NEAR WILTON, Iowa – Most farmers would be done with harvesting.
Not the Marine family in Muscatine County.
They left some of their fields untended because they were expecting guests. It may be late for a harvest, but not for a lesson.
About 20 Marycrest International University students left the classrooms for the cornfields.
"We like to get the real version, the real, you know, machines of this size and what it takes to farm these days," Muscatine county farmer Karen Marine told us at her family farm in October of 2000.
These kids have little experience in rural areas.
What appears to amaze many of the international students is the enormity of the fields. This 1100 acre farm isn't that big by American standards, but by Japanese standards, this is huge.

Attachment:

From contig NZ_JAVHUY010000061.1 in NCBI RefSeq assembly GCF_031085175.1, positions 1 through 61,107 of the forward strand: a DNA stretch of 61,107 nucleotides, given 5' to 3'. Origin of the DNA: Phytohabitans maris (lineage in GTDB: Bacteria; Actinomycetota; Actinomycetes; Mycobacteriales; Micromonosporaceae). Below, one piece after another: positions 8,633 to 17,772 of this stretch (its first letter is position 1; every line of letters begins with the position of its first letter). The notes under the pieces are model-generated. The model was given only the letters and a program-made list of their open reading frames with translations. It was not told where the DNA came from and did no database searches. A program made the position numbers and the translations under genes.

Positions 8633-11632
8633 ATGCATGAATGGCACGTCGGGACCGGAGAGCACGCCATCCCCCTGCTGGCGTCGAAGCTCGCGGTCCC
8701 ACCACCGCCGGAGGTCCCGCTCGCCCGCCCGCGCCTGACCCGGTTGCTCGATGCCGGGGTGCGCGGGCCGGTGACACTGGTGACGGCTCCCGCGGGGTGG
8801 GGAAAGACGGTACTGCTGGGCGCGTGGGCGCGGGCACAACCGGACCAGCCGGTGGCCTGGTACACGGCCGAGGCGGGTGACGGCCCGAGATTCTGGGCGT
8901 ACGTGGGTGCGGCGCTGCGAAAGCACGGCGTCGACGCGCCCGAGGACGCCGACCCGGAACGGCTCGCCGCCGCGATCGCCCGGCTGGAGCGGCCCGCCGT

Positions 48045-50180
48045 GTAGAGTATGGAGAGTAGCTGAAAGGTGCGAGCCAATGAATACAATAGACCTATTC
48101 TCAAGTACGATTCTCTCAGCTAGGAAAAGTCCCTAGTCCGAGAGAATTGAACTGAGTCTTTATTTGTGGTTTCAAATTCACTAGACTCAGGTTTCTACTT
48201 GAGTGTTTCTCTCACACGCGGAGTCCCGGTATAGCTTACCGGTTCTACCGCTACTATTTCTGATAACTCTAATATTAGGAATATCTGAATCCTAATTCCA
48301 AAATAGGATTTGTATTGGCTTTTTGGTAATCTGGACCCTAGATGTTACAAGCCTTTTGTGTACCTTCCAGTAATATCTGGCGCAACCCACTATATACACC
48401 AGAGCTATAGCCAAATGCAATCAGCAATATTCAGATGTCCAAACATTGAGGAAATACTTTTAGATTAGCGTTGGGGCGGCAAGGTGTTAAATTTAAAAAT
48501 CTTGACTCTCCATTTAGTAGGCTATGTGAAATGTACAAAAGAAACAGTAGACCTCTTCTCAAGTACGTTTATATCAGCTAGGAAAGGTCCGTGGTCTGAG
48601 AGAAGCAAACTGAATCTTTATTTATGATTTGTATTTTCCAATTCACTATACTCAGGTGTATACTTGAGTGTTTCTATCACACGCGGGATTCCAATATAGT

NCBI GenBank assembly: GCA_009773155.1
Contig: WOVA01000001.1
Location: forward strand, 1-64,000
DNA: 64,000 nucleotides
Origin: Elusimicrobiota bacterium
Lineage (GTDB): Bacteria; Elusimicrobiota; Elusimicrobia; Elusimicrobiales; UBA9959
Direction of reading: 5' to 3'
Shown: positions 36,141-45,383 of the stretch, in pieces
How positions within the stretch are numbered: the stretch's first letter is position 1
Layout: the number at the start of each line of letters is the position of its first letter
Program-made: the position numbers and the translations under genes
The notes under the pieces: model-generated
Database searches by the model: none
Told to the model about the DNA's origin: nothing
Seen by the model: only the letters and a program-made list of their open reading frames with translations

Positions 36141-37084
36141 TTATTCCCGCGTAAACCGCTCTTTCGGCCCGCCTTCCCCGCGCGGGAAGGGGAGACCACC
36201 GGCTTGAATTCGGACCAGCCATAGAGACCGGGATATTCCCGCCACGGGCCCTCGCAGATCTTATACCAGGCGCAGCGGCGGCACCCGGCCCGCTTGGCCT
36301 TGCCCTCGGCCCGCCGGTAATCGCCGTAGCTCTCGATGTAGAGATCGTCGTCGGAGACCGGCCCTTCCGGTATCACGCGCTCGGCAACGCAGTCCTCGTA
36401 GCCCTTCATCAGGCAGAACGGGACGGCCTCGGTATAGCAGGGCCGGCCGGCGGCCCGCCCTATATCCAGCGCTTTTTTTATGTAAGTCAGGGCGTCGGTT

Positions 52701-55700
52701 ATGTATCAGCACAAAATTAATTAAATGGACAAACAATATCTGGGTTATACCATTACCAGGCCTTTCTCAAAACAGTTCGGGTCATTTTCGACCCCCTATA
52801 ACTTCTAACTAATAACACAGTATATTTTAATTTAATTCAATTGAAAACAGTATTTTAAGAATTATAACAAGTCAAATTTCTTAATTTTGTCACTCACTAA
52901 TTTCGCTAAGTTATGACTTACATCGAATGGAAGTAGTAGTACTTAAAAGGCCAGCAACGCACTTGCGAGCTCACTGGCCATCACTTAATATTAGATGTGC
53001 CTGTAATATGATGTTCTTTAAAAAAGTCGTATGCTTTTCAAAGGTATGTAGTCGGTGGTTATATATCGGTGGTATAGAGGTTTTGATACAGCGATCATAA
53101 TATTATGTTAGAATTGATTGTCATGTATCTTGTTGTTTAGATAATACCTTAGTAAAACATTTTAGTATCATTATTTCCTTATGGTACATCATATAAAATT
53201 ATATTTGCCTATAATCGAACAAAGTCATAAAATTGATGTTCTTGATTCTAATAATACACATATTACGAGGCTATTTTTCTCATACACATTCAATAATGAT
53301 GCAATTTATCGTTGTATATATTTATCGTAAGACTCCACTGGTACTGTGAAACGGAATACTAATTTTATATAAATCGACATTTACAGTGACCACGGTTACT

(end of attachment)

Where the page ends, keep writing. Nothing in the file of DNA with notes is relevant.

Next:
And in many ways, foreign.
"Yes strange, very strange. Because, you know, a lot of animals," said Marycrest University freshman Takeo Wasaki.
Farming is often misunderstood by Americans, so you can imagine the eye-opener it's been for these students.
"You know the United States is so big and Japan is so small," said Marycrest University International Studies director Maho Umekaw.
"It's the experience, you know."
And it's that experience Marycrest wants to capitalize on with these students.
"For example they may choose to stay in the United States once their college career is over," said Marycrest's Sue Yoder.
"They'll have some ideas of the opportunities that are out there."
There's more than just a small kernel of truth in that.
Even though Teikyo plans to major in psychology, changing his mindset about farming can last a lifetime.
"It's a great memory, yeah," said Wasaki.